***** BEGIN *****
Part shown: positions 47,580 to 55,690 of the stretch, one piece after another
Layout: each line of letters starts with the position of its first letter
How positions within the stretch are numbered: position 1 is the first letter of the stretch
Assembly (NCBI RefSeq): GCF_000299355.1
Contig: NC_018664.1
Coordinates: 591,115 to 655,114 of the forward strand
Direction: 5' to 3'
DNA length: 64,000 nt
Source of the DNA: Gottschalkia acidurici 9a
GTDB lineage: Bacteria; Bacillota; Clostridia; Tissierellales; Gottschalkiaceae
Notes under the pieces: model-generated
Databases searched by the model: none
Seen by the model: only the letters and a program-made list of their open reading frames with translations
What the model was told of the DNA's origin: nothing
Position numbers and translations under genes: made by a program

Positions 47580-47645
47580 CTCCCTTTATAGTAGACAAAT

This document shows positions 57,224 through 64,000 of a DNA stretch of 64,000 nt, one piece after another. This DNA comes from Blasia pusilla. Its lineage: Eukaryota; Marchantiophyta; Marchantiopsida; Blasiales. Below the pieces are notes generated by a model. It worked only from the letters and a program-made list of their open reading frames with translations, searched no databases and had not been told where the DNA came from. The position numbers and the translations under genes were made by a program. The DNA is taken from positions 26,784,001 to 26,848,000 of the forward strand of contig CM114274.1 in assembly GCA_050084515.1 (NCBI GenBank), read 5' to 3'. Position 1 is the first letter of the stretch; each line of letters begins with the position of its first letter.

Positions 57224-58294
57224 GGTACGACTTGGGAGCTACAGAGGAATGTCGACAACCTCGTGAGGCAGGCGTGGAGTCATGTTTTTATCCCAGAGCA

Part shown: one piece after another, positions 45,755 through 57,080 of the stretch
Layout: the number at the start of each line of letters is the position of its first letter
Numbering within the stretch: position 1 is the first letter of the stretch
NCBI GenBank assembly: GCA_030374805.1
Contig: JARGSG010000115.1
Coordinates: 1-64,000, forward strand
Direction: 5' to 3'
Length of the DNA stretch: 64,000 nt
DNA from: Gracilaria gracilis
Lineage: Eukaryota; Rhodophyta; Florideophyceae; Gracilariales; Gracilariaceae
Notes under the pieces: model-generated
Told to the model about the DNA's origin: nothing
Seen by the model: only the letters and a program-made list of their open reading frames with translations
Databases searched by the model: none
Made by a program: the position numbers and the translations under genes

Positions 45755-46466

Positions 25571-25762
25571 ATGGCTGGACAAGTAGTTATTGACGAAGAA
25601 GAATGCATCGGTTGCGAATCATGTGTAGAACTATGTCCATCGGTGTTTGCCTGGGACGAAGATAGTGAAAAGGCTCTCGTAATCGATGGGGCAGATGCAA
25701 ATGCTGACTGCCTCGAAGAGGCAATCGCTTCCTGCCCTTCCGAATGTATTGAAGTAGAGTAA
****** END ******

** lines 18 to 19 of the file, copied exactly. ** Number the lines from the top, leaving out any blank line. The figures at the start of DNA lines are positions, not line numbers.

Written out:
This document shows positions 57,224 through 64,000 of a DNA stretch of 64,000 nt, one piece after another. This DNA comes from Blasia pusilla. Its lineage: Eukaryota; Marchantiophyta; Marchantiopsida; Blasiales. Below the pieces are notes generated by a model. It worked only from the letters and a program-made list of their open reading frames with translations, searched no databases and had not been told where the DNA came from. The position numbers and the translations under genes were made by a program. The DNA is taken from positions 26,784,001 to 26,848,000 of the forward strand of contig CM114274.1 in assembly GCA_050084515.1 (NCBI GenBank), read 5' to 3'. Position 1 is the first letter of the stretch; each line of letters begins with the position of its first letter.

Positions 57224-58294